A national platform on road safety for students was organised by Toyota Kirloskar Motor (TKM) on February 9. A key part of its CSR on road safety, the Toyota Safety Education Program (TSEP) is an interactive learning programme targeted at school children in the age group of 10–14 years, educating them on the importance of road safety through a phase-wise approach. The platform creates motivational contests for students to showcase their road-safety learnings and projects, and helps evaluate the real-time learnings and applications by the state-level winners.
More than 300 school children participated in this programme, including from Delhi, Mumbai and Bengaluru. The event was attended by Eish Singhal, deputy commissioner of police – Delhi Traffic Police, Ramdeep Choudhary, deputy secretary (MoRTH), Kamal Singh, executive director – UNGCNI (UN Global Compact Network India), and Naveen Soni, vice president, Toyota Kirloskar Motor.
The programme’s objectives are to instil safe and responsible road behaviour, enhance awareness levels, and develop young road-safety ambassadors across the country. Toyota’s aim is to inculcate a road-safety culture in school children from classes 5 to 9 through various methodologies like classroom sessions and practical demonstrations. The awareness and behavioural changes are evaluated through various competitions like quiz, project work, and skit performances.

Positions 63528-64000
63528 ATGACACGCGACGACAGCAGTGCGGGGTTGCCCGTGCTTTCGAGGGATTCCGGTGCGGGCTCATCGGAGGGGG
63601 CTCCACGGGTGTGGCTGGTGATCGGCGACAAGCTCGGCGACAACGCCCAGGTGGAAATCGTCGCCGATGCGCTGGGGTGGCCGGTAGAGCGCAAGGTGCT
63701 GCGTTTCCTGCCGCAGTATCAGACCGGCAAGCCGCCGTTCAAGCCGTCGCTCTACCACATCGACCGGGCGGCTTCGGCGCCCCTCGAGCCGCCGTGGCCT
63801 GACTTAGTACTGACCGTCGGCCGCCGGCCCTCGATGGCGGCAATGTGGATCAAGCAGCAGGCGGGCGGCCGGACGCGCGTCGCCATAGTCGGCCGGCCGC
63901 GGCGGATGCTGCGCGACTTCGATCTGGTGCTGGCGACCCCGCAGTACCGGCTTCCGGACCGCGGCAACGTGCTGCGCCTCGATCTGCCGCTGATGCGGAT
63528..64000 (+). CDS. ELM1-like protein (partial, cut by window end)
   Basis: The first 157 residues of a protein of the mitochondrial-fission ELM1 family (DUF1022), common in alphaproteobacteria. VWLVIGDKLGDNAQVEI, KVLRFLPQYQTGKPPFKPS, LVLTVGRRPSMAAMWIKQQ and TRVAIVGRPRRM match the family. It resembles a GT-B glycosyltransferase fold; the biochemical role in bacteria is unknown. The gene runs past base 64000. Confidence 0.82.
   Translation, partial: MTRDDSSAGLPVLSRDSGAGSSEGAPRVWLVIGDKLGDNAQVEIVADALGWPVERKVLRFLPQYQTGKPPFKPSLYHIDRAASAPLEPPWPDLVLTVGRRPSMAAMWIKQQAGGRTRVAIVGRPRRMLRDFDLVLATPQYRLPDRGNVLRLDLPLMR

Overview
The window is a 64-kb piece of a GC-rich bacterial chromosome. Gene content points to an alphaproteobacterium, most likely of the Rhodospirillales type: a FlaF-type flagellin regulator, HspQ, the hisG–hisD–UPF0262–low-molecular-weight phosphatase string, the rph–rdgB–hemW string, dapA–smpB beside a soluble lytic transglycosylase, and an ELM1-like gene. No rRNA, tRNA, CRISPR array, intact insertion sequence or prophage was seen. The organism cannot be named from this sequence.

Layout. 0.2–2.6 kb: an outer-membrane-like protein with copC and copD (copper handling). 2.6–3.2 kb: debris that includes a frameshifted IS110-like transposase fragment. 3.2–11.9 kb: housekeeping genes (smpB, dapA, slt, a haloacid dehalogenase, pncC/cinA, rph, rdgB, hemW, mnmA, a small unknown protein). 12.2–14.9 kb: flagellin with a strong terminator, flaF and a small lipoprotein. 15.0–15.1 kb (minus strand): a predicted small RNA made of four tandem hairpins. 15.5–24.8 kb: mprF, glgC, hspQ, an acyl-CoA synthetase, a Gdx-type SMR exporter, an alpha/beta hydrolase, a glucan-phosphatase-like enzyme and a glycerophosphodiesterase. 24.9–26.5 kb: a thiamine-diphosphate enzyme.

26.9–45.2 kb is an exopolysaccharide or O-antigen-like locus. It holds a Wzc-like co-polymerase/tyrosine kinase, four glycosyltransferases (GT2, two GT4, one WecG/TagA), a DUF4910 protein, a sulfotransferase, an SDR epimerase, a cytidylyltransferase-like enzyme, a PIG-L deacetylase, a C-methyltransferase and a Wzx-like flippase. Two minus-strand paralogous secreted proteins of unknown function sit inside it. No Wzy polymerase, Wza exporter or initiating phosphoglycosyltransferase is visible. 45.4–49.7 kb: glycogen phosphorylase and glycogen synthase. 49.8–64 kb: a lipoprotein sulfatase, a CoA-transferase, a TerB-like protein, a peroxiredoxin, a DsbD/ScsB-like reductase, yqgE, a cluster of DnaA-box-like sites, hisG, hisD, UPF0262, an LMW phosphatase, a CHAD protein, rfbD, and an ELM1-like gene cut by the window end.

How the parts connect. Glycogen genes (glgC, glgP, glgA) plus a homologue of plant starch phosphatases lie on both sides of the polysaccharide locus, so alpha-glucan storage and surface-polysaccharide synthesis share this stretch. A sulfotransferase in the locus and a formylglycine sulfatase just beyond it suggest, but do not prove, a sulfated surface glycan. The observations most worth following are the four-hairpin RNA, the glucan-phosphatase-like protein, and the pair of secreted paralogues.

Toyota claims to have educated more than 710,000 school children on road safety across India to date. In the last phase, 30,000 students were covered across 61 schools in Delhi, Mumbai and Bengaluru.
TSEP was launched in 2007 followed by a new module roll-out in 2008. The new TSEP module is focused on bringing about change in attitudes among school children. The programme is an age-wise distribution of the know-hows on road safety.
Grade 9 students are encouraged to take up project-based activities, guided by teachers, to educate the general public on road safety. They are engaged in activities such as mimes, slogan writing, drawing competitions, classroom sessions, quiz competitions, manning traffic junctions, and teaching the learnings of TSEP to junior-class children and nearby schools. These projects are showcased on various platforms like parent–teacher meets, school assemblies, and public areas. Through these measures, TSEP hopes to influence the general public and the families of the children, setting an example through the actions of younger safety ambassadors and thereby bringing in a societal change through their safe actions on the road.
CB’s query on measuring the medium- to long-term impact of the awareness programmes on the children did not receive any response from the company.